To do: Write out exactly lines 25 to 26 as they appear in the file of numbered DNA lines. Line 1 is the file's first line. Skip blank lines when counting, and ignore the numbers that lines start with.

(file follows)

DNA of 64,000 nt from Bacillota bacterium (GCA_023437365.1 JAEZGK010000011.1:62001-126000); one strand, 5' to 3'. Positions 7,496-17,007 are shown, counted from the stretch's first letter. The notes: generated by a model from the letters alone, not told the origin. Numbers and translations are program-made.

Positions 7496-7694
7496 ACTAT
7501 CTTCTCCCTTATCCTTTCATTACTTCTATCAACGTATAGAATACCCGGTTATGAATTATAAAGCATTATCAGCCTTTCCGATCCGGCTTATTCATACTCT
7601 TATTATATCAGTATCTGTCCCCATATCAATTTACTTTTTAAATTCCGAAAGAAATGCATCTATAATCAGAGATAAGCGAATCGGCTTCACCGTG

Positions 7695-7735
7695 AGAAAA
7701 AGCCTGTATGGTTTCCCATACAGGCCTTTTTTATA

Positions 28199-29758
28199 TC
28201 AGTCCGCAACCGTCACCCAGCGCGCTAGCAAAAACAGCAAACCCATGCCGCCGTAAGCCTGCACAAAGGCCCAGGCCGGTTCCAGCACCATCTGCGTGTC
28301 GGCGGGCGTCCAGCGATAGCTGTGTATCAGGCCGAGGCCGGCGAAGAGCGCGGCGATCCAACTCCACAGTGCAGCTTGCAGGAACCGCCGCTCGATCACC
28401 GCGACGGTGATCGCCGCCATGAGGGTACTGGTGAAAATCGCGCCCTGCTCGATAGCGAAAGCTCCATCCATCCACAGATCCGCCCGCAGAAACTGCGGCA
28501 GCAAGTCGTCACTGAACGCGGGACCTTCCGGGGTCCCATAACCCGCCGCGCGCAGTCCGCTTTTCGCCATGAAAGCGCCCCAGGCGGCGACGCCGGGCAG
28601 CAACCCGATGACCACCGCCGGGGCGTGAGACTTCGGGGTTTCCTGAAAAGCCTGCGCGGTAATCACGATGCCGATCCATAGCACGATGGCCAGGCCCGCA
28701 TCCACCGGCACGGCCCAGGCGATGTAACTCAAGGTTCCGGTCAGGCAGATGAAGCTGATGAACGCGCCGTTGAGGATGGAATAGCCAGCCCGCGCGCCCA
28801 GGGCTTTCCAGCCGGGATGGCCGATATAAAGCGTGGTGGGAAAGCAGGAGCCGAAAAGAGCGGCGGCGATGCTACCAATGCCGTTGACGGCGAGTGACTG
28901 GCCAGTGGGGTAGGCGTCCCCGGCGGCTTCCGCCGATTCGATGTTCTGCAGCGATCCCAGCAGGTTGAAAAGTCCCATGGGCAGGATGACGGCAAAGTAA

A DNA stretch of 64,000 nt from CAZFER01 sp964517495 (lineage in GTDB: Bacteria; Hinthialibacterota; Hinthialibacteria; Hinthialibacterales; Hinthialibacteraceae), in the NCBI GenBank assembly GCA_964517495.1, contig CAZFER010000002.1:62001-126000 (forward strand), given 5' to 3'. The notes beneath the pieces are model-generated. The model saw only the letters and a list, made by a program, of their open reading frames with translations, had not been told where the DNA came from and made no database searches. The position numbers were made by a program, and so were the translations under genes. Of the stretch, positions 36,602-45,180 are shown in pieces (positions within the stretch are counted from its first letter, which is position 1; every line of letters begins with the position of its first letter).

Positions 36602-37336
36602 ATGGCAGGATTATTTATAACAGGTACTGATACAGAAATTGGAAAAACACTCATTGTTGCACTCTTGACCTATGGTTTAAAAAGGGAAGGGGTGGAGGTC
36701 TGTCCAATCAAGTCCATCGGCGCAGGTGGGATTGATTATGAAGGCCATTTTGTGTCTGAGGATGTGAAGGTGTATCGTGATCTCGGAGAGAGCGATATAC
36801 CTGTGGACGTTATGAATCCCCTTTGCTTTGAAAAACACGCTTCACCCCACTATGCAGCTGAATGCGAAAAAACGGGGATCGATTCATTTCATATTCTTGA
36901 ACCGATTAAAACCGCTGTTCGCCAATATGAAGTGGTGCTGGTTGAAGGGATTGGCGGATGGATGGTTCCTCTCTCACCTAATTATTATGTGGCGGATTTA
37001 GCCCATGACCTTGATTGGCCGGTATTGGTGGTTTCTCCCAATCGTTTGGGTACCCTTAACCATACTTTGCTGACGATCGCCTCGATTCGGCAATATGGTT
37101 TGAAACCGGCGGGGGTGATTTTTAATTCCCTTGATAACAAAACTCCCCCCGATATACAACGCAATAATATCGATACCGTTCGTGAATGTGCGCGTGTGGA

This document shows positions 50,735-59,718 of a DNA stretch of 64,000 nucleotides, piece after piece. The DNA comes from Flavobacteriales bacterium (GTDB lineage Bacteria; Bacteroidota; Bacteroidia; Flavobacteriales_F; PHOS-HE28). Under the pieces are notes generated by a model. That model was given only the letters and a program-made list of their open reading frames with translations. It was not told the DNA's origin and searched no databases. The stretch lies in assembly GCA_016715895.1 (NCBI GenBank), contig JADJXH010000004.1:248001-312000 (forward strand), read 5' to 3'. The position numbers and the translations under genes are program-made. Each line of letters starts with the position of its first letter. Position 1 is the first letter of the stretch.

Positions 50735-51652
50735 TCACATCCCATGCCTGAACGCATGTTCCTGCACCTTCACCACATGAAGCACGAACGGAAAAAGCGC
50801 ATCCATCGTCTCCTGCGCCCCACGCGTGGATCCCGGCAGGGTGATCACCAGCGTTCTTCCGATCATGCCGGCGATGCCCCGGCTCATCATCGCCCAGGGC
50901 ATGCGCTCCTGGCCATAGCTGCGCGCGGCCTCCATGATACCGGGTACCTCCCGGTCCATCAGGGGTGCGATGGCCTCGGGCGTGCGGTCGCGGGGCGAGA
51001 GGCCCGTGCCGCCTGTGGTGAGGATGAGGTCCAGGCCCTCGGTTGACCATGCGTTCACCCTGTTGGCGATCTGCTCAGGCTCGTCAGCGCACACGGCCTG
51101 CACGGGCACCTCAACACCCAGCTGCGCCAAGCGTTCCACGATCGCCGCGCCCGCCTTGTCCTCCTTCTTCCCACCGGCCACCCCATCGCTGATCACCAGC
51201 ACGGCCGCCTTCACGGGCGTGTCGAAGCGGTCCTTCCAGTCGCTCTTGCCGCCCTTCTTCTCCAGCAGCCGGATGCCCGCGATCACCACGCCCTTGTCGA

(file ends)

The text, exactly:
37001 GCCCATGACCTTGATTGGCCGGTATTGGTGGTTTCTCCCAATCGTTTGGGTACCCTTAACCATACTTTGCTGACGATCGCCTCGATTCGGCAATATGGTT
37101 TGAAACCGGCGGGGGTGATTTTTAATTCCCTTGATAACAAAACTCCCCCCGATATACAACGCAATAATATCGATACCGTTCGTGAATGTGCGCGTGTGGA